‘Under Milk Wood’ Review: Michael Sheen Stars in a Tender but Fitful Reimagination of Dylan Thomas

·4-min read

“We are paying you to stay awake and care.” That sounds like an admonition to the audience at the National Theatre’s new production, “Under Milk Wood.” But in fact it’s sensible Susan Brown’s unnamed character’s line to a member of the junior staff of the care-home for the elderly at which she is a supervisor. He’s been asleep on the job again and she’s unhappy because it has meant poor Mr. Jenkins (beautifully bewildered Karl Johnson) has wandered from his room at night and found himself disoriented and scared in the darkened dayroom.

If that scenario seems odd to anyone who has previously heard, read or (more rarely) seen Dylan Thomas’s celebrated 1954 self-styled “play for voices,” that’s because it’s part of the wholly new framing device written for Lyndsey Turner’s new production by Welsh writer Siân Owen.

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On the circular stage of the reconfigured, socially distanced Olivier auditorium, Brown’s character patiently sets about starting up the day’s routine with the residents drifting in to sit and talk and stare into space. But the temperature climbs with the unexpected arrival of Mr. Jenkins’ son Owain (Michael Sheen), whose short-fuse exasperation turns swiftly to anger when his father cannot or will not communicate with him. Calmed by the staff, he and his father begin looking at an old family photograph album and Thomas’s original text takes over, now presented as a portrait of the village of Mr. Jenkins’ not-quite-forgotten past.

The trouble with Thomas’s original, beautifully considered prose — a kind of “lives in the day” rather than “day in the life” — is it’s impressionistic rather than dramatic. Written for BBC Radio, it’s a consciously drifting piece of narration, led by First Voice who revels in detail while describing the dreams of the sleepy and sleeping fairytale town of Llaregyb. In what slowly becomes a collective portrait, voices of other characters flit in and out, but almost all of them are sketches rather than fully drawn people.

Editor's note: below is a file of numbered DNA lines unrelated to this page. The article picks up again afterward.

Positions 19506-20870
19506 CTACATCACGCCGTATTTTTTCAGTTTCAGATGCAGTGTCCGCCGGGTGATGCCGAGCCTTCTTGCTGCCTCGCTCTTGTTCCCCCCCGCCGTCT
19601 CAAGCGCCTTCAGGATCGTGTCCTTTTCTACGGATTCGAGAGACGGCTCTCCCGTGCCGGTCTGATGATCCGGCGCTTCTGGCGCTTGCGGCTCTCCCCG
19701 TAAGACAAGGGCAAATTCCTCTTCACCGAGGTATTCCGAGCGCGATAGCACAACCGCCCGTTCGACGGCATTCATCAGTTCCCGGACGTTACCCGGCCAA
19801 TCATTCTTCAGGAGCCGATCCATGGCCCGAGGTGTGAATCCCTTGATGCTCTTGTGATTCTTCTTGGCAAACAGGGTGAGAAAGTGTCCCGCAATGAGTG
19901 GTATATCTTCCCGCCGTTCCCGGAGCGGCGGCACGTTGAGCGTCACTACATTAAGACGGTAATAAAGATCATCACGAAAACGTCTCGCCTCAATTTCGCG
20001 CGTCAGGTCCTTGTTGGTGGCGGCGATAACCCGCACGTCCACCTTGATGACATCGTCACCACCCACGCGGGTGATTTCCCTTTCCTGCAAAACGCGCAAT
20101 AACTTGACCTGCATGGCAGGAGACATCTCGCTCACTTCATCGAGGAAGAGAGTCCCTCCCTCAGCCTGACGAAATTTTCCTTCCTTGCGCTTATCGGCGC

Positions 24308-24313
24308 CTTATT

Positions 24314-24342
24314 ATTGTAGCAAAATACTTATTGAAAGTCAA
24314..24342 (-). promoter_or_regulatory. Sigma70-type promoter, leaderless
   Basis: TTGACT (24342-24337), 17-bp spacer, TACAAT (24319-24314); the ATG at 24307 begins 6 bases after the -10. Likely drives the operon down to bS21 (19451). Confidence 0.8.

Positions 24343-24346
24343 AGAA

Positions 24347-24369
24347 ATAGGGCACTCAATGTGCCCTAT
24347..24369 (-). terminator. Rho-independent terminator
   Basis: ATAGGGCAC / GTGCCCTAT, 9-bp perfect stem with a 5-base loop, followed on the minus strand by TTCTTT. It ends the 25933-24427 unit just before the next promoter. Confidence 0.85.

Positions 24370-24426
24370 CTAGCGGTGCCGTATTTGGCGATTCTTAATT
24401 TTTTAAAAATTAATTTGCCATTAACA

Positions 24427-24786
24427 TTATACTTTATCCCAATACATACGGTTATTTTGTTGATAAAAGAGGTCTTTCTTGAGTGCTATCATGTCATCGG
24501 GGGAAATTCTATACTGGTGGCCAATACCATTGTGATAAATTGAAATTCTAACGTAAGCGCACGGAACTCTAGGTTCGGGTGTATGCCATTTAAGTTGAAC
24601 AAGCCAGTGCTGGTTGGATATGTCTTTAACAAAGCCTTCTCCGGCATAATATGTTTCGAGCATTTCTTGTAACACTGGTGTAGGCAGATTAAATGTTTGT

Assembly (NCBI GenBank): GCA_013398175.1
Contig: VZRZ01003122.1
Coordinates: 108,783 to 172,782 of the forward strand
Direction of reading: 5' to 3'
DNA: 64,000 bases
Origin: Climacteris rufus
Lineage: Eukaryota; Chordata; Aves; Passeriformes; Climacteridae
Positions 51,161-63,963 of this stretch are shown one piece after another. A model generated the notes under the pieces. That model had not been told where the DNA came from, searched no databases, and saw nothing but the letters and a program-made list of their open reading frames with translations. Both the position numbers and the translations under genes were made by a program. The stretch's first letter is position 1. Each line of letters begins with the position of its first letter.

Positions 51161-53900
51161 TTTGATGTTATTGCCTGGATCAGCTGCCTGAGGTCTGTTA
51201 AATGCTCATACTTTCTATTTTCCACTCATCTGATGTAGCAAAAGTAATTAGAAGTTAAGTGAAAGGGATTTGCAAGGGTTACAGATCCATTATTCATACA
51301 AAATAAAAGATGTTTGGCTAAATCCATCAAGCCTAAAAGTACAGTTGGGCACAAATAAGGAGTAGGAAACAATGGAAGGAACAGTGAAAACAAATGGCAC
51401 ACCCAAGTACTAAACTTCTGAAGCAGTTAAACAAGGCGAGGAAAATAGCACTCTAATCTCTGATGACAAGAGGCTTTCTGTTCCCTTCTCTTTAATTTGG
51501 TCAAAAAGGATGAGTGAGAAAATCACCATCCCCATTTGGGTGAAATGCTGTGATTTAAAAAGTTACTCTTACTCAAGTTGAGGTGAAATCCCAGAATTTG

Thomas’s often gently witty depictions are beautifully observed, not least the fiercely admonitory Mrs. Pugh (Cleo Sylvestre) and her put-upon husband (ideally gaunt Alan David), who sits at the chilly dinner table with a book covered in a plain brown cover so as to hide its title: “Lives of the Great Poisoners.” There are moments, too, when having characters fleshed out by visible actors lends weight.

Whenever it is staged — it was last seen at the National 25 years ago — the chief problem is the lack of momentum. Characters’ (in)actions lack consequences, which makes it hard to engage with them except on a momentary basis. Owen and Turner’s new frame seeks to address that directly by making Sheen’s character not an inert, impartial observer but a man desperate to tell the story to and with his father in order to connect, to awaken his father’s distracted mind. Previously neutral descriptions are thus charged up, which intermittently animates proceedings.

Having the characters portrayed by the elderly and their carers adds flashes of undeniable pathos. And, like Beckett whose dialogue is enlivened when spoken in an Irish accent, the Welsh cast give the text its full due. Siân Phillips is particularly touching as Polly Garter, wandering and wondering, crooning wistfully of her past love life: “But I always think as we tumble into bed/ Of little Willy Wee who is dead, dead, dead.”

But for all the attempts at contextualizing for added emotional weight, the effort shows. And the more Turner’s direction underlines the text literally, the more the mood is flattened rather than enlivened.

The ultimate moment of connection between father and son is affecting but the production’s dangerous proximity to unearned sentimentality is also visible. And in the foregoing hour and three-quarter running time (with no interval), the sustained inertia grows wearing. There’s welcome tenderness aplenty but, when it comes to storytelling, there’s too much telling and, alas, too little story.

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